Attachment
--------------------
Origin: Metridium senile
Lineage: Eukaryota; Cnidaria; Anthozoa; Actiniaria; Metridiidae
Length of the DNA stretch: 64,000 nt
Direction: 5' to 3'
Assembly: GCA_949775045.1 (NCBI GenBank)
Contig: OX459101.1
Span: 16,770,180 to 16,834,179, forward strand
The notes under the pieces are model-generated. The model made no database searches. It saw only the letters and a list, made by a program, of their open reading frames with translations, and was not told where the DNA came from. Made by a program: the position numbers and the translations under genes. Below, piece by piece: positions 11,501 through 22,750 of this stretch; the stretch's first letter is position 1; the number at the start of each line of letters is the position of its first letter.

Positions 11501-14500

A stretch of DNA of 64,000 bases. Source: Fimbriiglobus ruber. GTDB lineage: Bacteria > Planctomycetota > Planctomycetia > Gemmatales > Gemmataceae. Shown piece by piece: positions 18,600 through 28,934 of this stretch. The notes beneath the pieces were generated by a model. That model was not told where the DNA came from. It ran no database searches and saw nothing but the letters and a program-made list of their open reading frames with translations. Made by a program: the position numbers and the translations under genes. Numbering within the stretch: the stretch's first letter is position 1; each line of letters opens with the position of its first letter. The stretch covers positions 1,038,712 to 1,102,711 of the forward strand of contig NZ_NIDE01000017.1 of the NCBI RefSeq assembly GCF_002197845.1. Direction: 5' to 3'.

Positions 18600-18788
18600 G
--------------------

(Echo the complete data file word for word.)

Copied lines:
Origin: Metridium senile
Lineage: Eukaryota; Cnidaria; Anthozoa; Actiniaria; Metridiidae
Length of the DNA stretch: 64,000 nt
Direction: 5' to 3'
Assembly: GCA_949775045.1 (NCBI GenBank)
Contig: OX459101.1
Span: 16,770,180 to 16,834,179, forward strand
The notes under the pieces are model-generated. The model made no database searches. It saw only the letters and a list, made by a program, of their open reading frames with translations, and was not told where the DNA came from. Made by a program: the position numbers and the translations under genes. Below, piece by piece: positions 11,501 through 22,750 of this stretch; the stretch's first letter is position 1; the number at the start of each line of letters is the position of its first letter.

Positions 11501-14500

A stretch of DNA of 64,000 bases. Source: Fimbriiglobus ruber. GTDB lineage: Bacteria > Planctomycetota > Planctomycetia > Gemmatales > Gemmataceae. Shown piece by piece: positions 18,600 through 28,934 of this stretch. The notes beneath the pieces were generated by a model. That model was not told where the DNA came from. It ran no database searches and saw nothing but the letters and a program-made list of their open reading frames with translations. Made by a program: the position numbers and the translations under genes. Numbering within the stretch: the stretch's first letter is position 1; each line of letters opens with the position of its first letter. The stretch covers positions 1,038,712 to 1,102,711 of the forward strand of contig NZ_NIDE01000017.1 of the NCBI RefSeq assembly GCF_002197845.1. Direction: 5' to 3'.

Positions 18600-18788
18600 G